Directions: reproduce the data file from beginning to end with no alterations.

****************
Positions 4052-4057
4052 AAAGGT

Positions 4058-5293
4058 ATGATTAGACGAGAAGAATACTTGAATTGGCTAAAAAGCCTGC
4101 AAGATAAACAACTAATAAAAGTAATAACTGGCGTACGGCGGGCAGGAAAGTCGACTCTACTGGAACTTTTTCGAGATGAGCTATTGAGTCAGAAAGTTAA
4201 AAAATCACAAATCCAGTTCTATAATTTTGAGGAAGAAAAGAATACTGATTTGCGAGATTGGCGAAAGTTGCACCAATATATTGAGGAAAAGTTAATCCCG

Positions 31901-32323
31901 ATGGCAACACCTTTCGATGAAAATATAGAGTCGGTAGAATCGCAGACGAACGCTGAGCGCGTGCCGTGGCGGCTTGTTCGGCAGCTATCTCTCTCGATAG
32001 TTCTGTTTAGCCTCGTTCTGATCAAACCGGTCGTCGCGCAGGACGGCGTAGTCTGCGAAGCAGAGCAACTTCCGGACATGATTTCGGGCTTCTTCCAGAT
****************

Positions 4052-4057
4052 AAAGGT

Positions 4058-5293
4058 ATGATTAGACGAGAAGAATACTTGAATTGGCTAAAAAGCCTGC
4101 AAGATAAACAACTAATAAAAGTAATAACTGGCGTACGGCGGGCAGGAAAGTCGACTCTACTGGAACTTTTTCGAGATGAGCTATTGAGTCAGAAAGTTAA
4201 AAAATCACAAATCCAGTTCTATAATTTTGAGGAAGAAAAGAATACTGATTTGCGAGATTGGCGAAAGTTGCACCAATATATTGAGGAAAAGTTAATCCCG

Positions 31901-32323
31901 ATGGCAACACCTTTCGATGAAAATATAGAGTCGGTAGAATCGCAGACGAACGCTGAGCGCGTGCCGTGGCGGCTTGTTCGGCAGCTATCTCTCTCGATAG
32001 TTCTGTTTAGCCTCGTTCTGATCAAACCGGTCGTCGCGCAGGACGGCGTAGTCTGCGAAGCAGAGCAACTTCCGGACATGATTTCGGGCTTCTTCCAGAT